New Yorkers, like much of the country, have some strong opinions about the latest controversy engulfing President Trump.
“I am disgusted at the Republicans,” said Randi, of Manhattan. “I can’t believe no one stands up to him. I thought of myself as independent, and I’m forced into being a Democrat.”
Randi was among the random New Yorkers Yahoo News asked about Trump's incendiary declaration that four progressive congresswomen of color should “go back” to their “broken and crime infested” countries.
The four newly elected congresswomen, Reps. Alexandria Ocasio-Cortez, D-N.Y., Ilhan Omar, D-Minn., Rashida Tlaib, D-Mich., and Ayanna Pressley, D-Mass., are all U.S. citizens. All but Omar, who fled Somalia as a child, were born in the U.S.
Trump's comments were widely condemned as racist — including by some Republicans. (“You are angry because you can’t conceive of an America that includes us,” Ocasio-Cortez tweeted.)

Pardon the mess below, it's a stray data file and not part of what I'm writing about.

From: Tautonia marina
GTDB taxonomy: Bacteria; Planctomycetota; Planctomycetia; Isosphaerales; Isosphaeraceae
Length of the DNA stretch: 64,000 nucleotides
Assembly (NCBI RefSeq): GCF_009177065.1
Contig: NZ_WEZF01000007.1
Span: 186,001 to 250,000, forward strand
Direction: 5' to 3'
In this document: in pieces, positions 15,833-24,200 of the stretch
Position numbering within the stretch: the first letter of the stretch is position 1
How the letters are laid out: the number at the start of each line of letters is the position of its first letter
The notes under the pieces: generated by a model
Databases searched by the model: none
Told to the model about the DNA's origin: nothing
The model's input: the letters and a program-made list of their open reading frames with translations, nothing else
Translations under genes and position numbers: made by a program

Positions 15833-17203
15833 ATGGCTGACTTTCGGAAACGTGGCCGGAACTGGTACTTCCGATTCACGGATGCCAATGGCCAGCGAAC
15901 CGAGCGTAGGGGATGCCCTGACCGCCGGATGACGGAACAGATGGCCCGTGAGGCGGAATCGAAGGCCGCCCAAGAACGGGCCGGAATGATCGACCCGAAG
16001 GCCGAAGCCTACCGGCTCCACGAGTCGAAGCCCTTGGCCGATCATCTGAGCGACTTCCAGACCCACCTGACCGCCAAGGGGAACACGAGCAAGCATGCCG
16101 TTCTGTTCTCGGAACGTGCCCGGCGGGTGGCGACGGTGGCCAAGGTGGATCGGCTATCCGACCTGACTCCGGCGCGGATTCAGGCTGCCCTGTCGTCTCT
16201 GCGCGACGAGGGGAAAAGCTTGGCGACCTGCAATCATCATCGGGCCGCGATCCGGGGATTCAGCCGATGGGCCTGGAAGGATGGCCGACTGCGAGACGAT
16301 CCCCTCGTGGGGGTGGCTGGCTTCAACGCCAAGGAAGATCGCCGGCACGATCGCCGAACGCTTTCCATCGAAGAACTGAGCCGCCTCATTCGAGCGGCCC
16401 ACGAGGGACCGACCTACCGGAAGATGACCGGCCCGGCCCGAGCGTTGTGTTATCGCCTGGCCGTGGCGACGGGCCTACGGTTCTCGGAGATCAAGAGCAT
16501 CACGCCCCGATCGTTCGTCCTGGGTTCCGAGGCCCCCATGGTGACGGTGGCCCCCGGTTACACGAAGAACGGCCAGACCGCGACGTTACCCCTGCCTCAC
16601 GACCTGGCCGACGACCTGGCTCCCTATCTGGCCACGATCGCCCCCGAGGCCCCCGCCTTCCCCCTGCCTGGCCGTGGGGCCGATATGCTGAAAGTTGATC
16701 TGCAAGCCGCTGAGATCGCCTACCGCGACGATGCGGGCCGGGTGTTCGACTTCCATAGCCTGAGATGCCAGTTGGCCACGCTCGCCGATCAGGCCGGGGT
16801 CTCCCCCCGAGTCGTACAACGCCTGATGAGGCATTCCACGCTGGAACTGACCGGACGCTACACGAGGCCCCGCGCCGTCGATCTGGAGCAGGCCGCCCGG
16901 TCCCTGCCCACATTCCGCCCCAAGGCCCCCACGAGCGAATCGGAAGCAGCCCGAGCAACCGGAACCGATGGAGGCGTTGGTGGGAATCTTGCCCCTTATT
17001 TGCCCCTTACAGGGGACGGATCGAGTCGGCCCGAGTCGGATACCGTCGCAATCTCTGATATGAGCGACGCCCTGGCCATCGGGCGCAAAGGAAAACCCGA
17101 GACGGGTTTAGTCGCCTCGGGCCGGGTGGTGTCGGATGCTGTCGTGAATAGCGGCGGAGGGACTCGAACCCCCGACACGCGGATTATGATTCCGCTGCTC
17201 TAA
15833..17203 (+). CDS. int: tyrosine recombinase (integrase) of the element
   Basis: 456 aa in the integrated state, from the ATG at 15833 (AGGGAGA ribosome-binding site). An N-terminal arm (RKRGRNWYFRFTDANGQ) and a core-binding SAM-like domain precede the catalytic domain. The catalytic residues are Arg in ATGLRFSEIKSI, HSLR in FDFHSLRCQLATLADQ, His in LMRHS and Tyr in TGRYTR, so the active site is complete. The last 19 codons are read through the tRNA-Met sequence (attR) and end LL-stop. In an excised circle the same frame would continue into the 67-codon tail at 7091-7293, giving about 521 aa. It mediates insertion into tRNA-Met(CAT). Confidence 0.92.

But Trump has repeatedly doubled down. “Let ’em leave. ... They’re always telling us how to run it, how to do this, how to do that,” he said at a Wednesday campaign rally. “You know what? If they don’t love it, tell ’em to leave it.” And his crowd of supporters chanted of Omar: “Send her back!”
New Yorkers who spoke to Yahoo News this week were divided on Trump’s Twitter insults.
While he acknowledged the comments as inappropriate, Chris from Long Island argued that Trump’s words were taken out of context. “I don’t think it was the smartest thing,” he said. “But I don’t think he was racist about it.”
Others called the president a racist for not only his recent comments, but also some of his past actions, which include taking a full-page New York Times ad out about the five black and Latino teens who became known as the “Central Park 5.” In it, Trump called for them to receive the death penalty, and although the group has since been exonerated, he hasn’t backed down.
“I’m just looking at someone’s actions,” said Olivia, of Brooklyn. “It’s not a mystery. He’s been real consistent.”
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